Edward was the third child of Samuel and Emma Booth. Samuel originated from Romiley but, as a couple, he and his wife settled in the Newton area of Hyde where Emma came from. Their first child, Isaac (known as Isie) was born there. The family moved quite often living in Marple, Hyde and Godley before settling in Stockport. Edward had been born during the time spent in Hyde.
Shortly after the outbreak of War, British troops landed in Mesopotamia (modern day Iraq) with the intention of securing the oilfields from capture by Turkish troops. The invasion was successful and encouraged the British to advance further with the new plan of capturing Baghdad and throwing the Turks out of the country. It was to prove a costly mistake.
Supporting the infantry, were various support units including Edward's. The Company would be responsible for the provision of electrical power to headquarters buildings, etc. Apart from the dangers of battle, the conditions for the men were appalling. Disease was rampant brought on by poor diet, vermin, the extremes of heat, etc.
In 1915, the advancing British troops were defeated in battle and had no option but to rapidly retreat to the town of Kut-al.Amara. Here, they were besieged and forced to surrender five months later. However, by late 1916, a stronger force made headway and Baghdad was finally captured in March 1917. The city became the forward headquarters for the Army and Edward's Company will have been based there. He died of heatstroke in summer temperatures approaching 120F.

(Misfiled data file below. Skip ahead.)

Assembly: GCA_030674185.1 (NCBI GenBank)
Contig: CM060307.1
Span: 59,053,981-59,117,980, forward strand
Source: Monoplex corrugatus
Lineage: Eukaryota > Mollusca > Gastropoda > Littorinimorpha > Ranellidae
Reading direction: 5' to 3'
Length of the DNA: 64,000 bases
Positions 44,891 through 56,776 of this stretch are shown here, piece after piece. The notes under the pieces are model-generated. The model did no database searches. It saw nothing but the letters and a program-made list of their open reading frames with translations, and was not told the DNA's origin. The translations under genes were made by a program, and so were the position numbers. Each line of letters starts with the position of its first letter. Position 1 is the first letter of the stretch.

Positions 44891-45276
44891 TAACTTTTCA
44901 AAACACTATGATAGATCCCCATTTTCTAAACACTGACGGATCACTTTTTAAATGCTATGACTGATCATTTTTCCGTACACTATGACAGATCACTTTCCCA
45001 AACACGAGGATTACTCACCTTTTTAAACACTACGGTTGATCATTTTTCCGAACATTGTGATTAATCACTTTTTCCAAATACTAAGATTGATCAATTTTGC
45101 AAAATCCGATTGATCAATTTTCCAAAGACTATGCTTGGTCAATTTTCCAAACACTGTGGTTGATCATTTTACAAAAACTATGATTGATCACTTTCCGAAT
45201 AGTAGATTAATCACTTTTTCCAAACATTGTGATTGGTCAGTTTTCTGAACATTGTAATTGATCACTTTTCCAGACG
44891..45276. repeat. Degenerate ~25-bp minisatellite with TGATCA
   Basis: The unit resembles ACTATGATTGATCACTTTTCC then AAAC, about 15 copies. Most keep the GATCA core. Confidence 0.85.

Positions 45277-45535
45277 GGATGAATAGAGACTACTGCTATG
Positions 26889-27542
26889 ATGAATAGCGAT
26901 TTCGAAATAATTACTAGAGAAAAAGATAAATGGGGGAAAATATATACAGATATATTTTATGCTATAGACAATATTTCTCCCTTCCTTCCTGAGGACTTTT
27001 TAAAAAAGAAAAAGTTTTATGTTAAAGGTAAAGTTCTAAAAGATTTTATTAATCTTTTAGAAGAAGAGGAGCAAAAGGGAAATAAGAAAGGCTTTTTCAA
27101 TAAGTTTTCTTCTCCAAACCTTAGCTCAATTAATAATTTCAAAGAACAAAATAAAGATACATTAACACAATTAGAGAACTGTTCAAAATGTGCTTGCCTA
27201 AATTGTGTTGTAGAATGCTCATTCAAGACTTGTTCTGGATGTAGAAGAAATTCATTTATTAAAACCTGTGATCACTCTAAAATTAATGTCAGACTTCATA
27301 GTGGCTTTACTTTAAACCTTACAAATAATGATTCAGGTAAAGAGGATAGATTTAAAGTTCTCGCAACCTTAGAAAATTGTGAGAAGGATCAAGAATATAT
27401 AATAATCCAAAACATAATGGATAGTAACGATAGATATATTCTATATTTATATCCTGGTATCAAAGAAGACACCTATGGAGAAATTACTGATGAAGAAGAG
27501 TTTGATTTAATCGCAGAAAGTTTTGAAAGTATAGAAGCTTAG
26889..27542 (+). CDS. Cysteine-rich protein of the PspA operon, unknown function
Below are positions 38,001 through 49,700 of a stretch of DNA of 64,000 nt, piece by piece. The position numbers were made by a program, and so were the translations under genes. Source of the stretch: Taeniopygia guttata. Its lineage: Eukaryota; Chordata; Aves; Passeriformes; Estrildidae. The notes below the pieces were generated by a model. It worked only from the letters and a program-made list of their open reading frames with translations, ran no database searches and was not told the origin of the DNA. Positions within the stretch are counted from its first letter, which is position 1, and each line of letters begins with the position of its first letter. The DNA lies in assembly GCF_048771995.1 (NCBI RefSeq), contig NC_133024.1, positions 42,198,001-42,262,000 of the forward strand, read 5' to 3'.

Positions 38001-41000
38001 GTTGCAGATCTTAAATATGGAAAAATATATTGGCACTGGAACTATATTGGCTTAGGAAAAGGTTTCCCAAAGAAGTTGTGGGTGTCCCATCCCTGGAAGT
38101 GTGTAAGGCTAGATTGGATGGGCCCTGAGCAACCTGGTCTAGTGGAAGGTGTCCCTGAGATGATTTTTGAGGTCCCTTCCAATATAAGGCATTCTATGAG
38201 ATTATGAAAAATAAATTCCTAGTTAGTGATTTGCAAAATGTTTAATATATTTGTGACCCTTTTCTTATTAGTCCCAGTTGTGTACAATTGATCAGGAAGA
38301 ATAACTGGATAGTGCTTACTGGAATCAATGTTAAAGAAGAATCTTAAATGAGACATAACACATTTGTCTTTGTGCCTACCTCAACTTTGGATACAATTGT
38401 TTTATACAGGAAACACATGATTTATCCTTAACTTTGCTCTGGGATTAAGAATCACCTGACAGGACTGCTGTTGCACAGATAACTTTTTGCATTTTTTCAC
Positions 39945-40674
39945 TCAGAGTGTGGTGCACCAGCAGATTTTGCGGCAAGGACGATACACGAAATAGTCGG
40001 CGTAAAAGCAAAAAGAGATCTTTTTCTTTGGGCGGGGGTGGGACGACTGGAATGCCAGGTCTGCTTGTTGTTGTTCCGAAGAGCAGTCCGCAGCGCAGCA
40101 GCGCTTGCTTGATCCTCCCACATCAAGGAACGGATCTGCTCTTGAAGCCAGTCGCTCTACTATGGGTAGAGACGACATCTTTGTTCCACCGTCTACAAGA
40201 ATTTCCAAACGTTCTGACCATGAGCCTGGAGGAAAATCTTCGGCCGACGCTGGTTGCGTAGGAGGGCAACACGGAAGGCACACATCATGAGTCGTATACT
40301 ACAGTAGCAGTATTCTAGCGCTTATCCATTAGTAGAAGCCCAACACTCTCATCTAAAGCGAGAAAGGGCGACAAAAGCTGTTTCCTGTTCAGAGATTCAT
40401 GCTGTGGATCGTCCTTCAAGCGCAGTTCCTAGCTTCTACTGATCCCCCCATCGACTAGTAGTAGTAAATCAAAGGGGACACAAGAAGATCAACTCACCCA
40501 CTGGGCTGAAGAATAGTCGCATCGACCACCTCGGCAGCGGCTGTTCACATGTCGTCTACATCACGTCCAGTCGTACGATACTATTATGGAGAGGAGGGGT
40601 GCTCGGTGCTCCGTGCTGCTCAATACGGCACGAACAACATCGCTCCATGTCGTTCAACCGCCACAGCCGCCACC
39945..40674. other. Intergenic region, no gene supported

Shortly afterwards, the family arranged for an "In Memoriam" notice to be published in the local Stockport newspapers. It was from his parents, sister Eunice, and brothers Sam and Isie. It noted that Isie was "with the Canadian contingent in Kent". However, the Canadian National Archives has no record of a UK born soldier of this name serving with Canadian forces.